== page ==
Certain symptoms and abnormal findings in imaging studies may be useful to differentiate the first attack of neuromyelitis optica spectrum disorder (NMOSD) from multiple sclerosis (MS), according to a study recently published in Frontiers in Neurology.

The authors registered demographic, clinical manifestations, Expanded Disability Status Scale (EDSS) scores, and head magnetic resonance imaging (MRI) findings of a total of 52 patients diagnosed with NMOSD and 58 with MS. 

Clinical manifestations such as pyramidal symptoms, vomiting, and central hiccups appeared more frequently in patients with NMOSD, while alterations in eye movement were less common when compared to the MS group.


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MRI lesions located in the medulla oblongata with central distribution and larger size were greatly associated with NMOSD, whereas patchy, peripheral lesions located mostly in the pons and midbrain were less common in this group. Plasma anti-aquaporin-4 antibody was only detected in patients with NMOSD.

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Overall, the group with NMOSD had greater age at the time of the first attack, more females, and more patients with a history of autoimmune diseases than the group with MS.

No differences were observed regarding EDSS scores and other symptoms such as vertigo, diplopia, limb weakness, numbness, and difficulty eating, as shown by this retrospective study conducted by Ji et al.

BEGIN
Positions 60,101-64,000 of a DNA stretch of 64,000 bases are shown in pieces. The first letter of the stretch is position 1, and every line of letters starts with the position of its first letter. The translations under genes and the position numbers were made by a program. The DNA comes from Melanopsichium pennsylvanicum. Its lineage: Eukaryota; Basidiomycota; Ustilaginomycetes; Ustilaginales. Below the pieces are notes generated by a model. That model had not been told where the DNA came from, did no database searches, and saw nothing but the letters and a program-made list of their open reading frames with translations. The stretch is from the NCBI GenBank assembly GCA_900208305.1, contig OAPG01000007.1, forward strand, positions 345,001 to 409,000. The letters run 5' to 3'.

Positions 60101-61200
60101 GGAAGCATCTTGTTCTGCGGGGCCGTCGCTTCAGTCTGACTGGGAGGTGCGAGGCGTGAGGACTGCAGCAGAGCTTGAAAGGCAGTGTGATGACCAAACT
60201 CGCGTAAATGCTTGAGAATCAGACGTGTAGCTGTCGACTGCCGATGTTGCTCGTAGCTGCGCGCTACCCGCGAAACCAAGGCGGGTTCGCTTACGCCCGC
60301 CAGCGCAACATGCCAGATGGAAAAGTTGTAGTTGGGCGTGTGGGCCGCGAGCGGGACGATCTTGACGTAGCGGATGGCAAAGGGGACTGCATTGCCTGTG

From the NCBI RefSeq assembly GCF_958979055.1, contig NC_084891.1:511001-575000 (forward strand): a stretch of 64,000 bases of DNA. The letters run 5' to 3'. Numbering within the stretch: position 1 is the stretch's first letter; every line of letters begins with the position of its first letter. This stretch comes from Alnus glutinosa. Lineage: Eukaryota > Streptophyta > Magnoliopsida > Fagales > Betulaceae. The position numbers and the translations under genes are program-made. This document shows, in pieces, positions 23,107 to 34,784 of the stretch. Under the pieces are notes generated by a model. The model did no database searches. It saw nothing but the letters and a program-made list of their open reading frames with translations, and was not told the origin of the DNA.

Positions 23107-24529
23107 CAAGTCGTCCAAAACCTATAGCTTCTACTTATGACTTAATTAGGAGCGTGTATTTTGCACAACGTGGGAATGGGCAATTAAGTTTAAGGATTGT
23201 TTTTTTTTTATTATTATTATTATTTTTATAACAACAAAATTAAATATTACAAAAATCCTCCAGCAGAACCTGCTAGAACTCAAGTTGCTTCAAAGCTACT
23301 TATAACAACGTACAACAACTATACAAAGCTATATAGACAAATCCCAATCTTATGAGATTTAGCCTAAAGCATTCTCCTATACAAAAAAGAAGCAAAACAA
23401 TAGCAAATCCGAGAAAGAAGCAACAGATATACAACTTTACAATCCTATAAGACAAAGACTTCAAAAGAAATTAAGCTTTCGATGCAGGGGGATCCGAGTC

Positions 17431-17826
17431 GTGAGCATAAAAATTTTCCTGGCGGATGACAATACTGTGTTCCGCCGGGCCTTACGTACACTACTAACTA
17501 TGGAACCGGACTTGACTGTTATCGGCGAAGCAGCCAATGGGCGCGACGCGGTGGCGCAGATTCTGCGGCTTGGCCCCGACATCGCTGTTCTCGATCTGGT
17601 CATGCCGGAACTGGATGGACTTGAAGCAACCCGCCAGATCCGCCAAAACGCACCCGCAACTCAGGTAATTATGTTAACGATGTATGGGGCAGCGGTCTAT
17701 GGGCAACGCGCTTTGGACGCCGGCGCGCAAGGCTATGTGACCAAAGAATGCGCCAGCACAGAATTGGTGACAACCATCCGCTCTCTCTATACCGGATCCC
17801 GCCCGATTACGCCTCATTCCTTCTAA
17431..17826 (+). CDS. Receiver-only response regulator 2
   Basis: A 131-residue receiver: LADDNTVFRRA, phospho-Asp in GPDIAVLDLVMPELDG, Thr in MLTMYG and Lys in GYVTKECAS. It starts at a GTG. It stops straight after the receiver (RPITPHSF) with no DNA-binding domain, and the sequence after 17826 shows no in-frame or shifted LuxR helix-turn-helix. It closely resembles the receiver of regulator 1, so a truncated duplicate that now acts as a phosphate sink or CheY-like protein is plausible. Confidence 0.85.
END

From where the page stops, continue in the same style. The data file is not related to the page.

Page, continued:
“Ultimately, these features may offer the means to create an algorithm that clinicians can follow in order to diagnose MS and NMOSD patients who present with brainstem lesions as the first manifestation, ultimately expediting initiation of treatment to improve overall prognosis,” the authors explained.

Although completely different entities, distinguishing them from one another could sometimes be challenging. Regardless, producing the correct diagnosis is of utmost importance since it dictates the therapeutic approach, which very much differs among these diseases. Some drugs effective for MS could even worsen the clinical status of patients with NMOSD.

“The present study sought to clarify diagnostic decision-making by characterizing the clinical manifestations and imaging features in patients who initially present with symptoms of brainstem involvement,” the authors concluded.

Reference

Ji Q, Dong H, Lee H, et al. Clinical characteristics and outcomes of multiple sclerosis and neuromyelitis optica spectrum disorder with brainstem lesions as heralding prodrome. Front Neurol. Published online May 9, 2022. doi:10.3389/fneur.2022.836337